At one time, the globular cluster M13 was known as ‘The Great Hercules Cluster’. It is the brightest globular cluster in the northern hemisphere and is visible to both the naked eye and binoculars. It contains more than 300,000 stars and is 25,200 light-years from Earth and to find it, look about two thirds of the way up the right-hand side of the Keystone. It will look like a circular misty patch through a small telescope, but larger telescopes will start to show the individual stars.
To the east of Scorpius, and just above the horizon, you will find the constellation Sagittarius (the Archer). This is not a particularly bright constellation, so you’ll need a good, clear night and be far away from any light pollution to see it. If you do spot the stars of Sagittarius, you will see that they form a sort of teapot shape. The handle of the teapot represents the upper body of the Archer, while the curve of three stars to the right are his bent elbow. The spout of the teapot is the point of an arrow which is aimed at Scorpius, the fearsome celestial scorpion.
Sagittarius is rich in star clusters and nebulae, some of which you can see with binoculars on a night when the southern horizon is really clear. Above the spout is the Lagoon Nebula, a giant interstellar cloud that’s visible to the naked eye. Near to it and visible with a telescope is the three-lobed Trifid Nebula, while above Sagittarius and in the Milky Way, you will find a bright patch of stars called the Sagittarius Star Cloud (M24). Above this, is the Omega Nebula, which is considered to be one of the brightest and most massive star-forming regions of our galaxy.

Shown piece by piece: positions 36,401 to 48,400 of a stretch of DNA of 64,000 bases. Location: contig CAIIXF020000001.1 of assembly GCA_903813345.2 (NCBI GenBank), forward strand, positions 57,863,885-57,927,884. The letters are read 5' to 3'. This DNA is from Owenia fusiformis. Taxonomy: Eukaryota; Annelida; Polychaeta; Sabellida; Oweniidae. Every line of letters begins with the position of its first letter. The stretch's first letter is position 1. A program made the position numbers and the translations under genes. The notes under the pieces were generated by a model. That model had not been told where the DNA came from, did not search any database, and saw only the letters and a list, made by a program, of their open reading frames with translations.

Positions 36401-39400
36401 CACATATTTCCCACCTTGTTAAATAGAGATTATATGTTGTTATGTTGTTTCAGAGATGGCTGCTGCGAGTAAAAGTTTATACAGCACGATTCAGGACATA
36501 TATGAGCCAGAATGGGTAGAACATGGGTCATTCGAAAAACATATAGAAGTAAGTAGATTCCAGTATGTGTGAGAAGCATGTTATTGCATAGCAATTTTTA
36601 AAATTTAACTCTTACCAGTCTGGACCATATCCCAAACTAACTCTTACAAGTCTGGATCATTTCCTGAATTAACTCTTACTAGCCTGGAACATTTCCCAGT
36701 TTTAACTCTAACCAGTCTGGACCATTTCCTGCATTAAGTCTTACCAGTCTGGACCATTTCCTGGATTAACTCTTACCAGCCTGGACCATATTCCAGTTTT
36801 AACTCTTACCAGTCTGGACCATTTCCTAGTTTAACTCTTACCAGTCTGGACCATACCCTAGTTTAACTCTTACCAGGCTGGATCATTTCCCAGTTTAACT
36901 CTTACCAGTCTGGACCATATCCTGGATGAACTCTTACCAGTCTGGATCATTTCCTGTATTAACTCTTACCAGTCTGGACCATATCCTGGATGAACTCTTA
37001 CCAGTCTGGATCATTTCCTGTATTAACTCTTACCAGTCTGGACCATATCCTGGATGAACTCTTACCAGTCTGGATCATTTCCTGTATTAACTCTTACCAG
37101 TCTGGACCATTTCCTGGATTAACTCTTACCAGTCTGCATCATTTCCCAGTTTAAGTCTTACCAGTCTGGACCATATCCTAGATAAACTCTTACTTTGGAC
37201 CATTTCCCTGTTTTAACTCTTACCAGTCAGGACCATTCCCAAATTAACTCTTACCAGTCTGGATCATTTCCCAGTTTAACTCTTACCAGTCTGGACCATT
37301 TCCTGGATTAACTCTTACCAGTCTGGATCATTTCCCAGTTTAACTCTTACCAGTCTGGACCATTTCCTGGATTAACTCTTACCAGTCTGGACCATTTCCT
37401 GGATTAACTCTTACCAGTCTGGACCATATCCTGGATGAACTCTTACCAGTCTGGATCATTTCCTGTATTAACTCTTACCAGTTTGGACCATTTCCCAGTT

Going back up to Vega, you’ll see the constellation of Lyra (the Lyre), of which Vega is its brightest star. Below Vega, you will see the constellation’s 4 other main stars, which form a small parallelogram. To its upper left is an interesting double star, Epsilon Lyrae. Some people can see this as a double star with the naked eye, but binoculars show it well. And a telescope larger than about 75 mm aperture reveals that each of the two stars are themselves double stars. For this reason, some people refer to Epsilon Lyrae as the “Double Double”.
The first quarter Moon (a half moon) is on 17 July and you will see a half-Moon sitting near Spica, the brightest star in the constellation of Virgo. A week later, on 24 July, the full Moon will rise in the south-east at around 11:00 pm with Saturn sitting above it. This full Moon was called by some, the Buck Moon to signify the new antlers that emerge on deer buck's foreheads around this time. It is also known as the Thunder Moon, Wort Moon, and Hay Moon.
As it gets dark, the first thing you spot will be Venus, low on the western horizon in the dusk twilight, just before it sets at around 10:30 pm. Mars will be close to it but it will be difficult to see as it is almost 200 times fainter than the “Evening Star”. From July 12, the two planets will begin to move apart, with Venus moving off to the left at a quicker pace than Mars.
Over the course of the last month, Saturn has been rising earlier and earlier each night and now appears at around 11:00 pm with Jupiter following it about half an hour later, rising above the horizon at a point below and to the left of Saturn. Half an hour after that, a very faint Neptune follows Jupiter with a slightly brighter Uranus following about an hour and a half later.
July sees the number of meteors increasing and it may be possible to spot some shooting stars from the Alpha Capricornids and the Delta Aquarids meteor showers. They will appear to come from the south-east, but they will be difficult to see as the Moon will be quite bright at the end of the month, which is around the time they are at their maximum of activity. In reality, we need to wait until the Perseid Meteor Shower in August for our next good show. It will peak on the night of 12-13 August and there will be little or no moon to mar the show because a thin crescent Moon will have set by early-to-mid evening. That guarantees a dark sky for this year’s Perseid meteors, so fingers crossed for a clear night.
Hi, I’m Steven Marshall, a Scottish landscape photographer based at Rockpool House in the heart of the beautiful West Highland Peninsulas of Sunart, Morvern, Moidart, Ardgour and Ardnamurchan. Get in touch for photography tuition, tours and print sales.